On October 20, 2005, the city of Porterdale lost part of its identity when the Porterdale Gym was destroyed by a four-alarm blaze that left the structure in disrepair.
Currently the gym sits as a ghostly reminder of days gone by.
"I remember when championship wrestling used to come to the gym some years ago and, of course, the Harlem Globetrotters used to visit once a year," said Friends of Porterdale board member Charles Turner. "The gym was a focal point that connected the whole city."
Opened in 1938, the gym served residents of the small burgeoning mill town. During the 1940s, it was one of the largest gyms in the area and housed several large events, including high school graduations and Boy Scouts meetings. But since 2005, the gym has sat unused, waiting for its day to shine again.
That day may soon come. Recently Senator John Douglas (R-Social Circle) worked with the senate budget writers to secure a $200,000 grant to rehabilitate the structure. The city itself has also set aside another $606,000 but the project is expected to take several million dollars to complete.
According to Porterdale City Manager Tom Fox, the city still needs another $2 million. Still, that's money Fox said will go a long way.
"We are happy to get any money we can for the project, but we know it's going to be a multimillion dollar project," Fox said.
The city will continue to raise funds and ask the state for financial assistance. In the meantime, Fox said they have enough to get off to a good start.
"We have more than enough money to get the groundwork going," he said. "We will be able to hire a good architecture firm that shares our ideas and knows what we are trying to do with the building."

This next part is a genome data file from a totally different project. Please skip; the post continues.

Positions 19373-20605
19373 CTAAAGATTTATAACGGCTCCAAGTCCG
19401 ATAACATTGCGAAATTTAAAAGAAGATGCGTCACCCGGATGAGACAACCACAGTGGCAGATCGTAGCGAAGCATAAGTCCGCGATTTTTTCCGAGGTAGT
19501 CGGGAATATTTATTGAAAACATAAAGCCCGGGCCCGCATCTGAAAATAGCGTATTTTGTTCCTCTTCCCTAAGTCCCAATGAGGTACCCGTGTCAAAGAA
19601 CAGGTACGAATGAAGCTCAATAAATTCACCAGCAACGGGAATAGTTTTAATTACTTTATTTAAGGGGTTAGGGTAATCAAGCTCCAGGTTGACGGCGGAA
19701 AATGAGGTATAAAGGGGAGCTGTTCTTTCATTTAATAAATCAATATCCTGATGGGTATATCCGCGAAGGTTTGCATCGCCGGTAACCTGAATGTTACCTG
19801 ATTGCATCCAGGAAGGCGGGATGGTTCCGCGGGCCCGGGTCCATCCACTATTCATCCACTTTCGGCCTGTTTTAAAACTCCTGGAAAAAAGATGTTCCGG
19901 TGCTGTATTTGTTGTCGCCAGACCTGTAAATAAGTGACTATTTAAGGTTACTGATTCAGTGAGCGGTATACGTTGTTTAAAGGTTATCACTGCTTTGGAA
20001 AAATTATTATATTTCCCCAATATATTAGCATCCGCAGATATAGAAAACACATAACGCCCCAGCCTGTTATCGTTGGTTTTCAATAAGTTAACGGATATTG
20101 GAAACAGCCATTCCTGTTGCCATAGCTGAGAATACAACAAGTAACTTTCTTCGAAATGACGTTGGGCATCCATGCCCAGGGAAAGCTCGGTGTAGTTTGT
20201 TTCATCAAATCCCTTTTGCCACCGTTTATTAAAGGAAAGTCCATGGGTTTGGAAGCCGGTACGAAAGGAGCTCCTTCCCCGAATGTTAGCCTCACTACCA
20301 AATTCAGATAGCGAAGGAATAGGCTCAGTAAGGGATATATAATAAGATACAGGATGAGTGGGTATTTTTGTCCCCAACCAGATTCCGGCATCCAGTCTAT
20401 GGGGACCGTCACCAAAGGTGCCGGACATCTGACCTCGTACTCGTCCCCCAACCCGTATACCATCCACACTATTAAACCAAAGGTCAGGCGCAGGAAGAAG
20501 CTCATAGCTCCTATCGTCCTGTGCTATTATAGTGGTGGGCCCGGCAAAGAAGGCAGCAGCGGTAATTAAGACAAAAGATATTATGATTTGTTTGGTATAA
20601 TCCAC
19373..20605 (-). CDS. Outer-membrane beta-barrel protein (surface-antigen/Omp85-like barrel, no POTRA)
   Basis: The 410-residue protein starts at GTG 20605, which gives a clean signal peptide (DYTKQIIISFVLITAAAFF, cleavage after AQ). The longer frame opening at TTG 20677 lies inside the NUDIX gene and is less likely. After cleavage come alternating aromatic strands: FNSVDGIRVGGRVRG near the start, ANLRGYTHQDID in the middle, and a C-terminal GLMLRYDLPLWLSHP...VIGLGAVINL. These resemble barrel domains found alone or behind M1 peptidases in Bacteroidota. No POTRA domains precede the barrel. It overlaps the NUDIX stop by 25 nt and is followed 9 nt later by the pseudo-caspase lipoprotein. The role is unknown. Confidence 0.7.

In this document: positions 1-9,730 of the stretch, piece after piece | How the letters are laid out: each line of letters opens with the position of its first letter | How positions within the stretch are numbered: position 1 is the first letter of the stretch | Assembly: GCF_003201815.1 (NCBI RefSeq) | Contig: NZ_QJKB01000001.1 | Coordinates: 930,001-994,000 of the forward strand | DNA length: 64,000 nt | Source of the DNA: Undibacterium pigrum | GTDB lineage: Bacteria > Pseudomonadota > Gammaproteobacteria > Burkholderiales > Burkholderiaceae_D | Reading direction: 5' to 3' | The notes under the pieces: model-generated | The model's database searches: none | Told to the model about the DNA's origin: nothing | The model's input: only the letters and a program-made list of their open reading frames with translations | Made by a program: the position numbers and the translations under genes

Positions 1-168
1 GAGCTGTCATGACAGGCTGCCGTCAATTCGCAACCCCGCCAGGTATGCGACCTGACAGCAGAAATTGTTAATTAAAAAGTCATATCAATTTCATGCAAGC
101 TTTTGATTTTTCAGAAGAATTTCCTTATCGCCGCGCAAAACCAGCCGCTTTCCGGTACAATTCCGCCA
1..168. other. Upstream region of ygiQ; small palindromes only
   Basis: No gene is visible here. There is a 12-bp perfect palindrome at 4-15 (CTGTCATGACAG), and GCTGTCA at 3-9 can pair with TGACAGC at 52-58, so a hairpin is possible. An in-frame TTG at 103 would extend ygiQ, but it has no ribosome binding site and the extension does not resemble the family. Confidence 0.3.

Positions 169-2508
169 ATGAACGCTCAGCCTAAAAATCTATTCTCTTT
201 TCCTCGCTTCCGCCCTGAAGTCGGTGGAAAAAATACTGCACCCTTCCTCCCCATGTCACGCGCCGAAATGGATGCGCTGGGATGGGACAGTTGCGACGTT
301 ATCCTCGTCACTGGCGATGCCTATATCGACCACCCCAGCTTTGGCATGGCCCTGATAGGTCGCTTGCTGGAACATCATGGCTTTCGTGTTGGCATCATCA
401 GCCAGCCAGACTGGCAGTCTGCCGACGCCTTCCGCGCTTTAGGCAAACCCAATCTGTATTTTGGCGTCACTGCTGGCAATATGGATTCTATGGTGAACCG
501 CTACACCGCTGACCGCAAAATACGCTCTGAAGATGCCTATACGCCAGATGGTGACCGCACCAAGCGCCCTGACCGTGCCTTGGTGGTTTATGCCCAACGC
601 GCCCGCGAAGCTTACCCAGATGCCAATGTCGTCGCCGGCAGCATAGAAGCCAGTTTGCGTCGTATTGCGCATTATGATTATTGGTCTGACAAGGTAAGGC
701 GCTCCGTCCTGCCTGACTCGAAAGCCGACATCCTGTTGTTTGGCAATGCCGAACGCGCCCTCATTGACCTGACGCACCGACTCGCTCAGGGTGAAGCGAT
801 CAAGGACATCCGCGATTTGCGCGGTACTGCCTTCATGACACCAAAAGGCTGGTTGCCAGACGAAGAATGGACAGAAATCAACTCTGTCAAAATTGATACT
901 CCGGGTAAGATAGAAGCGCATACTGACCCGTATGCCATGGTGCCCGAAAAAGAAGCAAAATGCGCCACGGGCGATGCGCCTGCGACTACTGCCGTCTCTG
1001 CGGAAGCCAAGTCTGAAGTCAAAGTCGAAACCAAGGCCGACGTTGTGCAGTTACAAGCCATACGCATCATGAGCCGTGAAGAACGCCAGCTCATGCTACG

Fox added the city wants to keep the historical aspect of the gym in mind when they begin the rehabilitation but added any ideas of restoring the building to its condition before the fire wouldn't happen unless the state and the historical society took the project over.
"We certainly want to keep that in mind," said Fox of the building's character. "But at the same time, we know it's going to have to serve several purposes for it to be feasible."
Turner agreed with Fox and added he knows the gym would need to be a multiuse facility.
"That building could be used in so many different ways," Turner said. "People just need to think outside the box."
Fox said the city has more than $400,000 earmarked from the 2005 SPLOST fund and added the officials will again apply for state aid next year.
Turner, who has owned property in Porterdale for several years, says too many people have the wrong attitude toward the gym and the city itself. He hopes more people will look to the future and less at the past.
"I'm tired of hearing people saying Porterdale won't work," he said. "I know the city can grow. I want everyone to look at it that way. Stop dwelling on the past and work together for tomorrow."
The city council is set to vote to accept one of three bids they've received at the monthly city council meeting on July 7.
"We'll come up with a good cost estimate and we can tell from our public feedback, what type of uses we need from the community," Fox said. "We've received some good bids and we should be ready to do a thorough assessment after we vote on a bid."
Douglas too plans to be at the meeting to present the check to the city for the recently raised funds.
"The gym has always been the center of life in Porterdale," Douglas said. "It's the one thing that is holding the city back right now as they continue to grow."
Turner is excited with the future and thinks it is just a matter of time before Porterdale gets back a missing piece of its community.
"The gym is a very big part of the city and is important to the future of our community," Turner said. "If we spend the money to get the building back, we have to make sure we have people willing to work it and use it."